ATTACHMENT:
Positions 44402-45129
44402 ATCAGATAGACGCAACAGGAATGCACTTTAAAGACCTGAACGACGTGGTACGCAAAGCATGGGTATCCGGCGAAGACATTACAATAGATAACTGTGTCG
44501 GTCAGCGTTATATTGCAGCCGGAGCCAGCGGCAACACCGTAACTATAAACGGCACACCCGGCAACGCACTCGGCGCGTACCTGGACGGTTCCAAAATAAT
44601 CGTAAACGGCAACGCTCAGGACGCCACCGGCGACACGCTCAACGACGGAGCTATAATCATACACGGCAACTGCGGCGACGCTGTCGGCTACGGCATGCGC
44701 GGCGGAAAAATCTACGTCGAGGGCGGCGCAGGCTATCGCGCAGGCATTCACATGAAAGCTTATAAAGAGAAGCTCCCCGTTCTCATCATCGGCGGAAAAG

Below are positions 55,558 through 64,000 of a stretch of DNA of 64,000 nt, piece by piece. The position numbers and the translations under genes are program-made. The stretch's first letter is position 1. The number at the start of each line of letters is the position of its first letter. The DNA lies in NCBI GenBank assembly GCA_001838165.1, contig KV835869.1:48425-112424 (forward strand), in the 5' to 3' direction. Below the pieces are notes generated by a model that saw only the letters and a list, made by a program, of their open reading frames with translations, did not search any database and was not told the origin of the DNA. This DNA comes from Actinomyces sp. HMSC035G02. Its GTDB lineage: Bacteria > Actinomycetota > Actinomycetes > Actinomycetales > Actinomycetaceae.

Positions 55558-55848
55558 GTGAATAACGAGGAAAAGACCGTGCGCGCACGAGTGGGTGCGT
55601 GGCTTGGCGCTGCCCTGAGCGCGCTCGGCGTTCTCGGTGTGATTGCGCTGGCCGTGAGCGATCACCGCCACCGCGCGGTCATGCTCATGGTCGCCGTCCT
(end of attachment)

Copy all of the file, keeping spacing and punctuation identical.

Positions 44402-45129
44402 ATCAGATAGACGCAACAGGAATGCACTTTAAAGACCTGAACGACGTGGTACGCAAAGCATGGGTATCCGGCGAAGACATTACAATAGATAACTGTGTCG
44501 GTCAGCGTTATATTGCAGCCGGAGCCAGCGGCAACACCGTAACTATAAACGGCACACCCGGCAACGCACTCGGCGCGTACCTGGACGGTTCCAAAATAAT
44601 CGTAAACGGCAACGCTCAGGACGCCACCGGCGACACGCTCAACGACGGAGCTATAATCATACACGGCAACTGCGGCGACGCTGTCGGCTACGGCATGCGC
44701 GGCGGAAAAATCTACGTCGAGGGCGGCGCAGGCTATCGCGCAGGCATTCACATGAAAGCTTATAAAGAGAAGCTCCCCGTTCTCATCATCGGCGGAAAAG

Below are positions 55,558 through 64,000 of a stretch of DNA of 64,000 nt, piece by piece. The position numbers and the translations under genes are program-made. The stretch's first letter is position 1. The number at the start of each line of letters is the position of its first letter. The DNA lies in NCBI GenBank assembly GCA_001838165.1, contig KV835869.1:48425-112424 (forward strand), in the 5' to 3' direction. Below the pieces are notes generated by a model that saw only the letters and a list, made by a program, of their open reading frames with translations, did not search any database and was not told the origin of the DNA. This DNA comes from Actinomyces sp. HMSC035G02. Its GTDB lineage: Bacteria > Actinomycetota > Actinomycetes > Actinomycetales > Actinomycetaceae.

Positions 55558-55848
55558 GTGAATAACGAGGAAAAGACCGTGCGCGCACGAGTGGGTGCGT
55601 GGCTTGGCGCTGCCCTGAGCGCGCTCGGCGTTCTCGGTGTGATTGCGCTGGCCGTGAGCGATCACCGCCACCGCGCGGTCATGCTCATGGTCGCCGTCCT